Tadpoles --- Day 3
On June 26th, one can see that their eyes are becoming more spread out. The yolk sac is also disappearing. They have many more visible spots. I am still maintaining two separate tanks---one with bottom-dwellers and one with side-clingers. At this point, it didn't seem like any more eggs were going to hatch (although there were still hundreds left) and I had plenty of tadpoles, so I discarded the rest of the eggs. I did a 25-35% water change today on both containers. Day 4 was about the same so I didn't take any photos.
Here are the adults today...
Tadpoles --- Day 5
On June 28th, seventy of the 91 tadpoles were free-swimming. They started swimming with their heads down and stopped clinging to the wall completely, not just when disturbed. These were all moved to a larger tub with about 50% new water and 50% old water. At this point, it was necessary to feed them. I used the food obtained at Xenopus One and ground it up in a small food chopper/blender with a lot of water. I then poured only the water broth in. As they develop more, they should be able to eat more of the other finely ground material, but for now, it would only decompose at the bottom of the tank. The remaining bottom-dwellers were still maintained in their own separate tank and got about a 25-35% water change today.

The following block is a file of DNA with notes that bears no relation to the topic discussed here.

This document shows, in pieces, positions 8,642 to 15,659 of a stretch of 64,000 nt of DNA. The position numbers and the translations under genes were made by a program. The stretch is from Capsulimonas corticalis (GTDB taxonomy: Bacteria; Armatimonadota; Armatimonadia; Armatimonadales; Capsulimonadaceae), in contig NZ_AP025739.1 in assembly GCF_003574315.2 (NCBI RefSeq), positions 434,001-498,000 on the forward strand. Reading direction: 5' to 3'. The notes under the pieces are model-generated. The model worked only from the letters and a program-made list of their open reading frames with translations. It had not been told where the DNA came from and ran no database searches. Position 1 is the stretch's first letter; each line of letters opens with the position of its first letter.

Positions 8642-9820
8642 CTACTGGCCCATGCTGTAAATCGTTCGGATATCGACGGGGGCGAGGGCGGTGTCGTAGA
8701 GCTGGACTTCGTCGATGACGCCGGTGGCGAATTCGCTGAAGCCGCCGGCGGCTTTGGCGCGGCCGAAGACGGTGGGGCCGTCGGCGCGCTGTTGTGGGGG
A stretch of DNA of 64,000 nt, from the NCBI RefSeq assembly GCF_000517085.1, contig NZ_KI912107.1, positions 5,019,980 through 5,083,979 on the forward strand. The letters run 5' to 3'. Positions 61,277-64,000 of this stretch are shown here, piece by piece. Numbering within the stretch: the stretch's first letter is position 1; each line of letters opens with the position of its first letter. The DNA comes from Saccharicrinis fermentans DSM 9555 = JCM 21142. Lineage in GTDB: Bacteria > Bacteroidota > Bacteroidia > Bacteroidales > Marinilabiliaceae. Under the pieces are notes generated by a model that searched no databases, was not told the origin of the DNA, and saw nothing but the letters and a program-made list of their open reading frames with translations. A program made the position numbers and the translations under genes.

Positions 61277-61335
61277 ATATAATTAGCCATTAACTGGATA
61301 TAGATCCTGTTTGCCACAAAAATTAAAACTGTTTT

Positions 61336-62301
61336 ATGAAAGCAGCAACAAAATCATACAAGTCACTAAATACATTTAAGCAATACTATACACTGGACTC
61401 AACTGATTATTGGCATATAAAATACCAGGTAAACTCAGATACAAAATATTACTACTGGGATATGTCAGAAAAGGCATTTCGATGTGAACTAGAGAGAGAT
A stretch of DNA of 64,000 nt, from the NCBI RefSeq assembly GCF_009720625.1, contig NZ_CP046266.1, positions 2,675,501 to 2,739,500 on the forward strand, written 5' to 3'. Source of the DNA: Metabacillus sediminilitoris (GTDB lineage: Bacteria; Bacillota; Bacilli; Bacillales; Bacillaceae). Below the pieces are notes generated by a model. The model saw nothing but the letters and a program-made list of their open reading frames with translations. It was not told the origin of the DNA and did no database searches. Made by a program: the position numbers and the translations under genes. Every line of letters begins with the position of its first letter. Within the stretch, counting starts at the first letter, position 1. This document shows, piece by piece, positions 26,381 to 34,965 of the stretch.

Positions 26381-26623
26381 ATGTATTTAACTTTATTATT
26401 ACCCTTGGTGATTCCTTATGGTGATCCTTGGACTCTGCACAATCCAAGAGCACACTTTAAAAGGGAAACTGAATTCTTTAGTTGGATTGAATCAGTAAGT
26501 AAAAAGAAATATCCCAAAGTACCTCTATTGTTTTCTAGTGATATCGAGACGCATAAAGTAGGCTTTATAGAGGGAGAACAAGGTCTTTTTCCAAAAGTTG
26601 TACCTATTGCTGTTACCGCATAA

Tadpoles --- Day 6
On June 29th, all but six of the 91 tadpoles were free-swimming. I used the turkey baster to suction out the debris at the bottom (along with a good amount of water). I think it ended up being about a 30-40% water change. I noticed there is one tadpole with a slightly twisted spine who was not getting as much food as the others (you can see their stomachs since they are transparent), so I put that one in with the others that were not completely free-swimming and just put in a small amount of food in that tank). I am still surprised that all the original tadpoles I started with are still alive!
Here are the adults today...
Tadpoles --- Day 8